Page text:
Snow for Trees: Forestry Techniques for a Changing Climate

Originally published in the Jul/Aug/Sept 2023 issue of Western Forester.

Climate change is impacting landscapes on a large scale, and forests – one of our largest carbon sinks and a critical part of any climate mitigation strategy – are at risk. If climate change is making forests more vulnerable, can innovative forest stewardship make them more resilient, and sustain the role they play in watershed protection? This question led us at Northwest Natural Resource Group (NNRG) to create an experiment in practical forestry methods, in collaboration with forward-thinking partner organizations.

The Nisqually Community Forest (NCF) is located in the foothills of Mount Rainier in Washington State, in the upper Nisqually River watershed. Forests across most of this landscape have been clearcut two or three times and replanted at high densities, leading to homogeneous stands of young trees competing for sunlight and increasingly limited soil moisture. NCF is on a mission to use forest management techniques to conserve and increase stream flows in the watershed, which provides valuable habitat for threatened Chinook salmon and steelhead populations, while also improving forest resilience in the face of climate change.

View of Mount Rainier/Tahoma from Nisqually Community Forest

In collaboration with NNRG, NCF is taking an ecological forest management approach of thinning the forest and managing for older trees that can better withstand the impacts of climate change, including greater resistance to fire and disease. Thinning forests can also increase drought tolerance by reducing the number of stems competing for finite water resources.

The connection between tree canopy cover and water

Tree canopy cover influences water availability in the forest. Continuous canopy cover, such as the tree crowns of overstocked stands, can intercept snow and cause it to melt or sublimate before reaching the ground. This can lead to less snow accumulation on the ground through the winter and then to drier soils in the summer. This is especially true on the west side of the Cascades, as the east side naturally sees sparser forests and more winter sun. Forestry techniques like thinning and gap cuts (small clearcuts around 0.5 to 1 acre in size) are sometimes recommended to increase snowpack, and thereby increase water availability and forest resilience in the face of drier conditions.

NNRG wanted to provide local proof of concept for these forestry methods, and confirm they are likely to lead to increased snow accumulation and slower snow melt. Over the past two years, we’ve used several different methods to monitor the snow accumulation across three forest types: – gap cut, thinned, and control. Each area was monitored through a combination of trail cam photos, snow depth measurement transects, and snow water equivalent measurements.

Our expectation was that more snow would accumulate in the gaps and the thinned forest than the control (unthinned) forest, where snow would be intercepted by tree crowns and would sublimate or melt more quickly than in areas with less dense canopy cover. We expected to see the most snow accumulation in the gaps.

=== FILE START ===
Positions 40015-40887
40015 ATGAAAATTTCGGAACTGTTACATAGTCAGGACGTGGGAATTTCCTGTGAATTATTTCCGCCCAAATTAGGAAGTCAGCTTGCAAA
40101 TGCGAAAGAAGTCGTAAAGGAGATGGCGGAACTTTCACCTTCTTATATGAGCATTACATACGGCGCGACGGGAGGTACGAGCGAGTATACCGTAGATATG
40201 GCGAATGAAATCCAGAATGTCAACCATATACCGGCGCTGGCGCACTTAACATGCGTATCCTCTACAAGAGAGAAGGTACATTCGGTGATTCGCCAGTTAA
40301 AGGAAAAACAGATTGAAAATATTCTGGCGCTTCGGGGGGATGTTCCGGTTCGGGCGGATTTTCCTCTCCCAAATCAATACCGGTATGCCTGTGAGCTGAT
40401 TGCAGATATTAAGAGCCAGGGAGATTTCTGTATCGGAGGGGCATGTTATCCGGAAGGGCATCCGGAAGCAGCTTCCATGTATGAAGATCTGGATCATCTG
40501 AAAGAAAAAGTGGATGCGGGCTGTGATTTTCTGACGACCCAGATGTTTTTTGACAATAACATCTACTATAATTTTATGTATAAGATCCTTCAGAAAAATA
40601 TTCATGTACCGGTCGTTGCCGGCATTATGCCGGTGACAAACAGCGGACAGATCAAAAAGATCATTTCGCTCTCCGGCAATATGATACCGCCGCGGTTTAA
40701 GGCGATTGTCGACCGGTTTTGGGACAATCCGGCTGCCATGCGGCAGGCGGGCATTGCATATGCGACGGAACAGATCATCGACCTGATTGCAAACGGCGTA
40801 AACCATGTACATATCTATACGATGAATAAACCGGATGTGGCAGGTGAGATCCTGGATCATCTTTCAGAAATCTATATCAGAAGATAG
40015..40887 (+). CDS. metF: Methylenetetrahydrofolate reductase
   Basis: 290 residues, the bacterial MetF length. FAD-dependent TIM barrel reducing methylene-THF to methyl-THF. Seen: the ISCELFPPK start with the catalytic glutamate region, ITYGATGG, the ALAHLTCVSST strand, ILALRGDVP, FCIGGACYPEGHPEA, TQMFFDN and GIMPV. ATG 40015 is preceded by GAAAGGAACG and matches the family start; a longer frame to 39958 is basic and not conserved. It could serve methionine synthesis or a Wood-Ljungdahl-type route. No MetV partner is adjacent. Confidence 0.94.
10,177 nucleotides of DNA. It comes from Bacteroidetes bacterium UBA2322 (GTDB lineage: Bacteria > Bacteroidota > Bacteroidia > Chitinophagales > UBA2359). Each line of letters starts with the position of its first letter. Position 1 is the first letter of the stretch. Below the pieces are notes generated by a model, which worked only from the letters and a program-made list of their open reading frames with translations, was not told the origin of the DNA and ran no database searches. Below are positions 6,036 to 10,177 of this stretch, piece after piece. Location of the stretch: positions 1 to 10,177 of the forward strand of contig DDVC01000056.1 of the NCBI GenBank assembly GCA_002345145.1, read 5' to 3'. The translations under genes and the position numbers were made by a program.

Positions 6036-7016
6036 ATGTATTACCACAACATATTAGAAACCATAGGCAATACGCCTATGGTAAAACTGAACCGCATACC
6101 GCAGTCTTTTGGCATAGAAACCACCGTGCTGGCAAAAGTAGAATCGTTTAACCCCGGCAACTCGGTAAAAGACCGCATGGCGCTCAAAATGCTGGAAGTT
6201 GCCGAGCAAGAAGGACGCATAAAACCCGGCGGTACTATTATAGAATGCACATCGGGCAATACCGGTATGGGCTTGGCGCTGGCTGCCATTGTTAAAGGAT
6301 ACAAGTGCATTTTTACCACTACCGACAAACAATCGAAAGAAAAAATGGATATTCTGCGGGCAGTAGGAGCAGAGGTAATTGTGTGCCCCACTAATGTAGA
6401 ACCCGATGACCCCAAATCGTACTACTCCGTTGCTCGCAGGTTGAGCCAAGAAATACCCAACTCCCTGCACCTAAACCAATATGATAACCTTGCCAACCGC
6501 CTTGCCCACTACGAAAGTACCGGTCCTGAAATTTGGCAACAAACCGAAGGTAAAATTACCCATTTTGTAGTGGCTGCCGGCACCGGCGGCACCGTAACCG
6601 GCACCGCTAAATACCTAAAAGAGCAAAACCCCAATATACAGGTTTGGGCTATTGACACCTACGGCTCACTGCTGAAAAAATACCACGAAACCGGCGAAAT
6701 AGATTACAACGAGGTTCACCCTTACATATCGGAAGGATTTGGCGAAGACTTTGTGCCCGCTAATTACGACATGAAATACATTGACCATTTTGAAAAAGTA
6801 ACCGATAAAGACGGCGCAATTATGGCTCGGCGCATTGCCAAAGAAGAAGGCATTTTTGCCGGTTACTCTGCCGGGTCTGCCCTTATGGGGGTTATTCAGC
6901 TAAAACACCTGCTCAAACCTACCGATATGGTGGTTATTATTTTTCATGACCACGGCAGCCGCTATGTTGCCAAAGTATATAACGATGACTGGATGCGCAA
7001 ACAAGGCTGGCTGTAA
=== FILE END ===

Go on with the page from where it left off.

Snow and soil moisture

The results indeed showed that significantly more snow accumulated in the gaps, and, key to our restoration work, the thinned forest also accumulated more snow than the unthinned forest. Thinning is the main forest management strategy we use at NNRG to improve forest health and generate revenue while also maintaining carbon stocks, providing cooling shade, and creating increasingly diverse wildlife habitat as the stands mature.

The snow in the gaps and thinned areas also lasted significantly longer into spring – when the snow in the unthinned control forest had fully melted, the gap still had about three feet and the thinned areas had nearly a foot of snowpack. Stretching out the snowmelt later into the spring can reduce the impacts of summer drought on trees and increase the supply of cool water to streams, which will be increasingly essential for fish habitat as our climate warms.

As an extension of this research, we’re also experimenting replanting the gaps in the forest with seedlings sourced from lower elevations and more southern seed zones – a strategy often referred to as “assisted migration.” The theory behind assisted migration is that the offsite seedlings will be more resilient to the warmer and drier conditions of the future. Over time, the gaps will be filled with young trees from what is hopefully a more drought-tolerant genotype of local species.

This summer, we’ve started a soil moisture monitoring program to quantify the influence of the snowpack on soil moisture in each of the different management areas. We’re especially interested to see how well the different stands maintain their soil moisture throughout the summer. If you’d like to follow along as we release study updates, please subscribe to our newsletter:

Soil moisture monitoring in a thinned area of Nisqually Community Forest

Climate change forces us to think big. The scale of change, even locally, involves millions of acres, many of which are overstocked and vulnerable to the host of stresses that climate change exacerbates. But beyond thinking big, we need to learn and implement; large-scale changes have happened before and can happen again. The question we need to ask now is – how do we help the forest, so it can help us?

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